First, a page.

In referring to the Malay proverb of “Raja Sehari”; literally translated as “One-day King”, the Malay proverb referred the groom (mostly) in a wedding as One-day King. There are several processes and rituals involving in the celebration of being a One-day King in Brunei Darussalam. These rituals had been practiced by Bruneian Malays for generations and are considered as one of the important aspects that coloured Brunei’s culture and heritage. This article will cover several wedding rituals and traditions that are practiced in Brunei Darussalam.

Berjarum-jarum (Syahiran Hanis, 2015)

Picture 1: Berjarum-jarum (Syahiran Hanis, 2015)

In celebrating being a One-day King, there are several wedding rituals that are mandatory: “berjarum-jarum”, “menghantar berian”, “berbedak mandi”, “akad nikah”, “malam berbedak”, “malam berinai”, “bersanding” and “Muleh tiga hari”. These rituals are the factors that makes Brunei’s wedding ceremonies a worthwhile experience. These wedding rituals are taken step by step over certain period of time. Let’s begin with the first ritual. The first wedding tradition is called “berjarum-jarum”. Berjarum-jarum is to be carried out when the groom side is interested in marrying the bride. This is almost similar to the western event called “proposal” however the difference is that the bride and the groom itself do not directly involve in this process. The groom will send his representative; usually his parents and they will visit the bride’s house. The groom parents will meet the bride’s parent and ask for their daughter’s hand in marriage. In addition, they will also exchange some poems and discuss the gifts for the next ritual to follow. This ritual involves in a lot of “push and pull” process. Once both sides agree, the second ritual will take place.

Menghantar Berian (Kamarole, 2008)

Picture 2: Menghantar Berian (Kamarole, 2008)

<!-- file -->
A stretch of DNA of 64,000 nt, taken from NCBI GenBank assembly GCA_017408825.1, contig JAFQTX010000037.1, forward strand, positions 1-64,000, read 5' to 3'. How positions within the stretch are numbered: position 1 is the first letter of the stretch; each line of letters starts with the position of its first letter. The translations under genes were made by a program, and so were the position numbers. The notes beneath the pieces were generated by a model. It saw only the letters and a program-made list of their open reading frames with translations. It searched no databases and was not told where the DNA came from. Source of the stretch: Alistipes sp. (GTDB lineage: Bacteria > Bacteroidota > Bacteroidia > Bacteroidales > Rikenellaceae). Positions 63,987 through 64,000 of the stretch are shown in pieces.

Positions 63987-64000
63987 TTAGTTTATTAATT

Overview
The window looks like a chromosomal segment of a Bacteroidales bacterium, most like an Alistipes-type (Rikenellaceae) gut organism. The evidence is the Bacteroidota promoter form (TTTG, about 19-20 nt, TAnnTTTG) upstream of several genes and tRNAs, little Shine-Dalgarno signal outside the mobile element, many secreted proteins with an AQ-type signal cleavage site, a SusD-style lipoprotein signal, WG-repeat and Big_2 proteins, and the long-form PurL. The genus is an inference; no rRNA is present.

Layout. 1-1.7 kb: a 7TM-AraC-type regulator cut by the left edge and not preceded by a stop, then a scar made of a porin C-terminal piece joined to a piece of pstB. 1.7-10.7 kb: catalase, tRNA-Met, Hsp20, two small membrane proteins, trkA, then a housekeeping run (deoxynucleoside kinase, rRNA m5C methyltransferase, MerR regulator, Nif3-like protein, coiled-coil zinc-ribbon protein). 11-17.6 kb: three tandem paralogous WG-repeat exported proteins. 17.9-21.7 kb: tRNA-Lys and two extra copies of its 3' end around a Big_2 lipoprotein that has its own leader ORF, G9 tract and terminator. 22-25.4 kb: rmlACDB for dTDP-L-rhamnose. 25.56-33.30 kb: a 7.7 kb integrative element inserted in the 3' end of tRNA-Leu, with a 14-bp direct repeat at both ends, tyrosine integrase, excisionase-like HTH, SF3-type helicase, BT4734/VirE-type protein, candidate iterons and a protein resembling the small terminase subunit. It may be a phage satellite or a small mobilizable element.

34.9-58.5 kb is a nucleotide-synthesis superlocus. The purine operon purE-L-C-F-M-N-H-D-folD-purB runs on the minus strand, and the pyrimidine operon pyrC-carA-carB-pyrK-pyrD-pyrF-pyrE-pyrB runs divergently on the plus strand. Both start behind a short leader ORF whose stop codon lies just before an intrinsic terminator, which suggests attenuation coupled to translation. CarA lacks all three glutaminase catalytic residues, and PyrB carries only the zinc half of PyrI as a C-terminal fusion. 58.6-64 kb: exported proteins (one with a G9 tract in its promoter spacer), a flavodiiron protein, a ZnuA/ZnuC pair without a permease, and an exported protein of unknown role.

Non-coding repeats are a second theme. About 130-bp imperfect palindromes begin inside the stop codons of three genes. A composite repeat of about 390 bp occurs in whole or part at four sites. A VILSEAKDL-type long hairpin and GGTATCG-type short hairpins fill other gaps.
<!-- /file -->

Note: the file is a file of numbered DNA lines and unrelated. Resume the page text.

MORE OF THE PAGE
The next traditional event would be “menghantar berian”, this is where the groom send an official entourage to the bride. “Menghantar berian” literally means sending gifts, thus the entourage will visit the bride along with engagement gifts for the ceremony. In addition, these gifts consist of groom’s personal gifts and also what the bride’s family requested prior to the event of berjarum-jarum. The bride may also prepare gifts for the groom during this engagement. The gifts will be carried by men and women individually on a silver trays covered with decorated clothes. In the wake of the official wedding date, both bride and groom will undergo a ritual called “berbedak mandi”. This is where their close family members will “scrub” the groom and bride respectively using a traditional body scrub.

After this, “akad nikah” will take place which means “solemnization” of the couple. This will be led by a Kadi; a religious officer and this is when the couple becomes lawfully married. The event is quite an intense session for the groom as the groom will have to recite the official solemnization phrase in one breath that involves stating the bride’s full name. It is actually fine if the groom does not recite it in one breath, it can be repeated until the groom succeed. However, there is a strong sense of pride for the groom to recite it in one breath at his first try. The most difficult part of this is actually saying the bride’s name as modern Malay names are longer compared to the past.